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Postcards from the road...

SEATTLE - The week started with Michael Sansolo and me moderating a panel discussion at the California Grocers Association (CGA) Strategic Conference, featuring Safeway’s Karl Schroeder, Unified Grocers’ Al Plamann, and Kraft Foods’ Tom Corley, as well as facilitating round-table discussions with attendees. We then moved on to Portland, Oregon, where Michael spoke at the annual conference sponsored by the Portland State University Food Industry Center, and I spoke at the vendor conference held by Western Family. And then, I moved on, via Amtrak, to Seattle, where I met up with some MNB users last night at Etta’s, and where I have some meetings today.

Here are three highlights that opened my eyes during the week...

• During the panel discussion, there seemed to be agreement that the recessionary environment being endured by the country right now may be some sort of structural change in the nation’s economy...with the strong possibility that high unemployment of eight, nine or ten percent the status quo for as long as a decade. Or maybe longer. Which means that people and companies may need to adjust their expectations and approaches, because we’re not going back to the way things were anytime soon.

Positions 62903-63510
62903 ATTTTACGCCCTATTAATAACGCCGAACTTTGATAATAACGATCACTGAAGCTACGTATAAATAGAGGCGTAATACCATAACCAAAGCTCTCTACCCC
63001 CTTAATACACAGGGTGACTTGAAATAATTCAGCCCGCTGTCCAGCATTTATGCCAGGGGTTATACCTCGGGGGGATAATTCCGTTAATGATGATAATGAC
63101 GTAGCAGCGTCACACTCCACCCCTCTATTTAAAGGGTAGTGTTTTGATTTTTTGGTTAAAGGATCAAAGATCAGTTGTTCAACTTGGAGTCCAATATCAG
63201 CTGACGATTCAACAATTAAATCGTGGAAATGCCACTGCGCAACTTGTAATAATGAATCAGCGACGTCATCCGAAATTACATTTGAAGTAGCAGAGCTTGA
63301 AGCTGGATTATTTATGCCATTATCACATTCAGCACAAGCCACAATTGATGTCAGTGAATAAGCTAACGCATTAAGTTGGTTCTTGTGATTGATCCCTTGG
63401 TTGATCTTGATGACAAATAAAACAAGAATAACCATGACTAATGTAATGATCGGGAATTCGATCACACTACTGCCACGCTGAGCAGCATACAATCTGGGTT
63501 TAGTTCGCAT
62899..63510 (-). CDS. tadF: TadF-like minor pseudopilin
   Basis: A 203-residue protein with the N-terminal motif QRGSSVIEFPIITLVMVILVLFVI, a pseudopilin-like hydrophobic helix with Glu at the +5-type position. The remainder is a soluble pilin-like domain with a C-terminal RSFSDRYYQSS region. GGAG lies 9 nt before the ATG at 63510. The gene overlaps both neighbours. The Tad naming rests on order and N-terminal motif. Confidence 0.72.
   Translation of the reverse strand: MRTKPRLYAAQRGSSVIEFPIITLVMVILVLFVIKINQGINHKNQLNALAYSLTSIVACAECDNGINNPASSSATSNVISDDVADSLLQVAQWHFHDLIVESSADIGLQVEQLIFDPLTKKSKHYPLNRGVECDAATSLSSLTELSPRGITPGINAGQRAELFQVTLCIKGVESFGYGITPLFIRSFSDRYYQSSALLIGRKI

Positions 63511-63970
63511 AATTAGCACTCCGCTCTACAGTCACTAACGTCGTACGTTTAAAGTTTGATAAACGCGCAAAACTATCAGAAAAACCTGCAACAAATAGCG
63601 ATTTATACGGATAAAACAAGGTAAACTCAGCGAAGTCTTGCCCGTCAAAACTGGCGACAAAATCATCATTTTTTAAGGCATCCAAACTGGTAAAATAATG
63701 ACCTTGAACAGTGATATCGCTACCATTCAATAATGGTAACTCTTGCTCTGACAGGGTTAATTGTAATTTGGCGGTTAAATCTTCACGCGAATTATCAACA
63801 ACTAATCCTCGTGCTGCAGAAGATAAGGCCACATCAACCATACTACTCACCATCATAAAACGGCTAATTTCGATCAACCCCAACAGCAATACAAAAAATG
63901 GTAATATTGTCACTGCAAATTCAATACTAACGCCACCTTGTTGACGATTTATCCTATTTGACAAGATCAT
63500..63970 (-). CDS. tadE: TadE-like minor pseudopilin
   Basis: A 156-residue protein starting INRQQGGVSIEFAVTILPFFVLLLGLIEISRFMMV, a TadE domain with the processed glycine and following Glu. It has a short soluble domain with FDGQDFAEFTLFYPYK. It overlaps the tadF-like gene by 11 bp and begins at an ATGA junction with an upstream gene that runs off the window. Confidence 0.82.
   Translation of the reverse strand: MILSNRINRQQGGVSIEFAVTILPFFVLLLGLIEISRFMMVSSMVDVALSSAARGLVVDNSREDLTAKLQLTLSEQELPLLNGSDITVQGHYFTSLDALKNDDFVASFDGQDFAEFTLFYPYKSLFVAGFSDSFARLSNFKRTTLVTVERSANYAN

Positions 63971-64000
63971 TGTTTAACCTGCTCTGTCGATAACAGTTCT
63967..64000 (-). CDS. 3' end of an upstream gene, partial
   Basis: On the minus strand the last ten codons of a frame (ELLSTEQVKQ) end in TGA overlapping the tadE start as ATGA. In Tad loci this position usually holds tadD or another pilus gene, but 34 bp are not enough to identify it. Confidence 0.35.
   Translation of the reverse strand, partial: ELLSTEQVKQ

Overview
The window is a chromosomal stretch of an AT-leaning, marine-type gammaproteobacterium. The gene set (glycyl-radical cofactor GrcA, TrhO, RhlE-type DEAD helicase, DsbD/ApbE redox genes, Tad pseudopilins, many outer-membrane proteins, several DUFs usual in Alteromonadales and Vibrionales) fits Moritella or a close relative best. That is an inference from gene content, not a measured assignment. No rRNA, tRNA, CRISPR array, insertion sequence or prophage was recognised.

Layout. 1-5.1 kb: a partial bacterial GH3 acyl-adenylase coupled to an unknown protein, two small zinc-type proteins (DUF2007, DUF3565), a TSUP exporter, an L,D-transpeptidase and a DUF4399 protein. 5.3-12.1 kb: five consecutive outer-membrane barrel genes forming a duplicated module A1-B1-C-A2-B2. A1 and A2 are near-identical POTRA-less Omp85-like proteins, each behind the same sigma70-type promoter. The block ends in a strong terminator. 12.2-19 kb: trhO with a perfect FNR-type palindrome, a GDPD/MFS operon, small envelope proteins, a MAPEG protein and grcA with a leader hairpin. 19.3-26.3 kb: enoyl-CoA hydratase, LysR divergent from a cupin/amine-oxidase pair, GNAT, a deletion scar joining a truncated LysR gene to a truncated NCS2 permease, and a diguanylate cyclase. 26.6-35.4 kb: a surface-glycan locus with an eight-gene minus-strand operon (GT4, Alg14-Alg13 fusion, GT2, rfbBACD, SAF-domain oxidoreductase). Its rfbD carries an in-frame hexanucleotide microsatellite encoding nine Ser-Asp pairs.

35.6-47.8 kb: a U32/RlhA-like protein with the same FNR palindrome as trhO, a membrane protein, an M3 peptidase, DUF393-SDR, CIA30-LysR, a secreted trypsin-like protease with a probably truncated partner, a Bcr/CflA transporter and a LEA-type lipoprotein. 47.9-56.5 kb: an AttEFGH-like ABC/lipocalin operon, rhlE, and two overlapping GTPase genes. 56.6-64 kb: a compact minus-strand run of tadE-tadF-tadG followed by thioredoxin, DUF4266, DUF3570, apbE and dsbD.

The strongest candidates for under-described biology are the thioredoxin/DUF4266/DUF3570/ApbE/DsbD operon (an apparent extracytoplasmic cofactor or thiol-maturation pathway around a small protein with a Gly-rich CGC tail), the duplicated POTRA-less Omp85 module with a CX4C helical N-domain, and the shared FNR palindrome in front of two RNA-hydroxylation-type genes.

• One of the revelations during my roundtable about technology was that at Raley’s, where some 18 stores offer online shopping, there are customers who have established relationships with the professional shoppers who take their lists and walk the stores for people who prefer to use their computer keyboards. Some people actually request specific shoppers to do their picking for them...which means, in some ways, that technology - often criticized for depersonalizing various experiences - actually may be creating a more personalized experience when it is done right. (I think that maybe companies ought to post pictures and profiles of available shoppers on their sites, and allow customers to choose from them when placing orders.)

• Laree Renda, the Safeway executive vice president, gave a wonderful speech at the PSU dinner, stressing the extent to which, even in challenging economic times, companies need to focus on customer service and great food as key differentiators.

She used as an example a company that I’d never heard of - Kogi, a Korean BBQ to-go enterprise that has no set physical location - just five trucks that go to rotating locations around the Los Angeles area, where they usually find lines of dozens of people who have been tracking the trucks’ movements via the internet. She seemed to be suggesting that Kogi’s nimble business model and high quality combine to make it a unique and successful business, and that it offers lessons that all food retailers can learn from.

And those are my Friday Eye-Openers...

- Kevin Coupe
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